I have a file that only uses \n for new lines, but I need it to have \r\n for each new line. How can I do this?

For example, I solved it in Vim using :%s/\n/\r\n/g, but I would like to use a script or command-line application. Any suggestions?

I tried looking this up with sed or grep, but I got immediately confused by the escape sequence workarounds (I am a bit green with these commands).

If interested, the application is related to my question/answer here


You can use unix2dos (which found on Debian):

unix2dos file

Note that this implementation won't insert a CR before every LF, only before those LFs that are not already preceded by one (and only one) CR and will skip binary files (those that contain byte values in the 0x0 -> 0x1f range other than LF, FF, TAB or CR).

or use sed:

CR=$(printf '\r')
sed "s/\$/$CR/" file

or use awk:

awk '{printf "%s\r\n", $0}' file

or use perl:

perl -pe 's|\n|\r\n|' file
  • Note that unix2dox won't insert a CR before every LF, only before those LFs that are not already preceded by one (and only one) CR. – Stéphane Chazelas Sep 1 '14 at 16:34
  • @StéphaneChazelas: Thanks for the point, added it to my answer. – cuonglm Sep 1 '14 at 16:47
  • 1
    The key piece of information for me here was using '\r' with sed does the trick. – rkersh Jun 16 '16 at 17:43

This is exactly what unix2dos does:

$ unix2dos file.txt

That will replace file.txt in-place with a version with CRLF line endings.

If you want to do it with sed, you can insert a carriage return at the end of every line:

sed -e 's/$/\r/' file.txt

This replaces (s) the zero-size area right before the end of the line ($) with \r. To do in-place replacement (like unix2dos does), use sed -i.bak, although that is a non-standard extension - if you don't have it, use a temporary file.

  • 3
    Use \r in replacement is not portable. At least, it won't work in Mac OSX. – cuonglm Sep 1 '14 at 6:43
  • Note that there are several implementations of unix2dos. You may want to give a link to the home page of a specific implementation (like waterlan.home.xs4all.nl/dos2unix.html as found on Debian) instead of linux.die.net/man which doesn't make it clear which implementation (or version) is documented. Note that there are some u2d, ux2dos, todos commands around as well. – Stéphane Chazelas Sep 1 '14 at 16:36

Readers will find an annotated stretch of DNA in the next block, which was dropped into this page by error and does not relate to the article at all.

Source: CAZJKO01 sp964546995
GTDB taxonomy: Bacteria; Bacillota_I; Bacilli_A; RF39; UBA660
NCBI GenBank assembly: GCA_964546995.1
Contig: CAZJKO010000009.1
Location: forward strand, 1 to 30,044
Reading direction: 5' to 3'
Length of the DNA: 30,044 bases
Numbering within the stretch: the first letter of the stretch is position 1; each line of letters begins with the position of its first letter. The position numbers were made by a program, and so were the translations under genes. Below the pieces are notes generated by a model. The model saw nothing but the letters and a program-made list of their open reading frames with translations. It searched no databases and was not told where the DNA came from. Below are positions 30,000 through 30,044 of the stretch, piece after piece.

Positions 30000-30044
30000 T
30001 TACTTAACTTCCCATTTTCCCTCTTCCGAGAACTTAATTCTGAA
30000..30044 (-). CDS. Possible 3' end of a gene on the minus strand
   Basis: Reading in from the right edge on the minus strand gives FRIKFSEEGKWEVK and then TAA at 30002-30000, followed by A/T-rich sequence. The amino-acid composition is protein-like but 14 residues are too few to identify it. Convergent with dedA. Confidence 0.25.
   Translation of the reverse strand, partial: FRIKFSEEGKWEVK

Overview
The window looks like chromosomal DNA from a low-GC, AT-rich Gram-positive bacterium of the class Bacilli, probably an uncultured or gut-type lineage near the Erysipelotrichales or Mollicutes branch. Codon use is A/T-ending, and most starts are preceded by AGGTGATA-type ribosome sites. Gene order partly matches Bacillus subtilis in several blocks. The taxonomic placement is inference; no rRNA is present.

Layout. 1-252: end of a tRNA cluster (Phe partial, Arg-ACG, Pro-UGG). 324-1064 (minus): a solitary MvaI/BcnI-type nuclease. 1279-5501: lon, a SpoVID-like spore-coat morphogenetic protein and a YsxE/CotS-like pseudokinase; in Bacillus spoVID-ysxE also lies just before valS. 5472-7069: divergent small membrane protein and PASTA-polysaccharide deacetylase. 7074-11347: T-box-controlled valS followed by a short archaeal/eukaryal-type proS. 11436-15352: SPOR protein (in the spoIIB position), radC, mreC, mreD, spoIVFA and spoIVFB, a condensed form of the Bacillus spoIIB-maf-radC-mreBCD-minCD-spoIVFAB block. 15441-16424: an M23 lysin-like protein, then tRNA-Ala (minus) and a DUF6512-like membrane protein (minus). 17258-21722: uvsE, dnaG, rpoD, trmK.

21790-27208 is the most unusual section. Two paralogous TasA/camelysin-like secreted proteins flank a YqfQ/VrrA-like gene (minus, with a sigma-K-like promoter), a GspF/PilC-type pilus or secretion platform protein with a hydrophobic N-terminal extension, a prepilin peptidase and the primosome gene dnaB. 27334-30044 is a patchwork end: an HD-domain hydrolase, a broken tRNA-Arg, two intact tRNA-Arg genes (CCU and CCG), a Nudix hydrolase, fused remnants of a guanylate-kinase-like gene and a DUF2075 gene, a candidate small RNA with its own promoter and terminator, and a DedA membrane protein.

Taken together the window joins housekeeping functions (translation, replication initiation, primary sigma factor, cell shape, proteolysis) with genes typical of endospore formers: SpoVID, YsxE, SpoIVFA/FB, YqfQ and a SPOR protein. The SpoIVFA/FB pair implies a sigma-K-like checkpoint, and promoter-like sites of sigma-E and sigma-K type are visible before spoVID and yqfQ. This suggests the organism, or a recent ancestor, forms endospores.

If you are doing the conversion on a Unix machine (OS X, Linux), open the file with vi or vim:

$ vim my-file

press the ESC key to ensure that you are not in insert mode, then type

:set ff=dos


:set fileformat=dos

This does conversion in place by setting the file format.

To write the file and quit the editor use


On the command line you can do

$ vi +':w ++ff=dos' +':q' my-file
  • thanks for explaining all the steps - for a newbie it makes it much easier to understand what is going on. – user3616725 Apr 19 '17 at 12:01

Doing this with POSIX is tricky:

  • POSIX Sed does not support \r or \15. Even if it did, the in place option -i is not POSIX

  • POSIX Awk does support \r and \15, however the -i inplace option is not POSIX

  • d2u and dos2unix are not POSIX utilities, but ex is

  • POSIX ex does not support \r, \15, \n or \12

To remove carriage returns:

awk 'BEGIN{RS="\1";ORS="";getline;gsub("\r","");print>ARGV[1]}' file

To add carriage returns:

awk 'BEGIN{RS="\1";ORS="";getline;gsub("\n","\r&");print>ARGV[1]}' file

A portable shell function that will do this:

u2dos() (set -f; IFS='
'; printf '%s\r\n' $(cat "$1"))

With that you can do:

u2dos file >dosfile

In awk you can try

awk '{print $0 "\r"}'


awk -v r=$'\r' '{print $0 r}'

The $'\r' is an example of ANSI-C style quoting as supported by a few shells like ksh93, bash, zsh, mksh and FreeBSD sh and likely to be included in issue 8 of the Single Unix Specification.

It offers a general way to express weird characters, try this, for example:

awk -v r=$'\U0001F608' '{print $0 r}'

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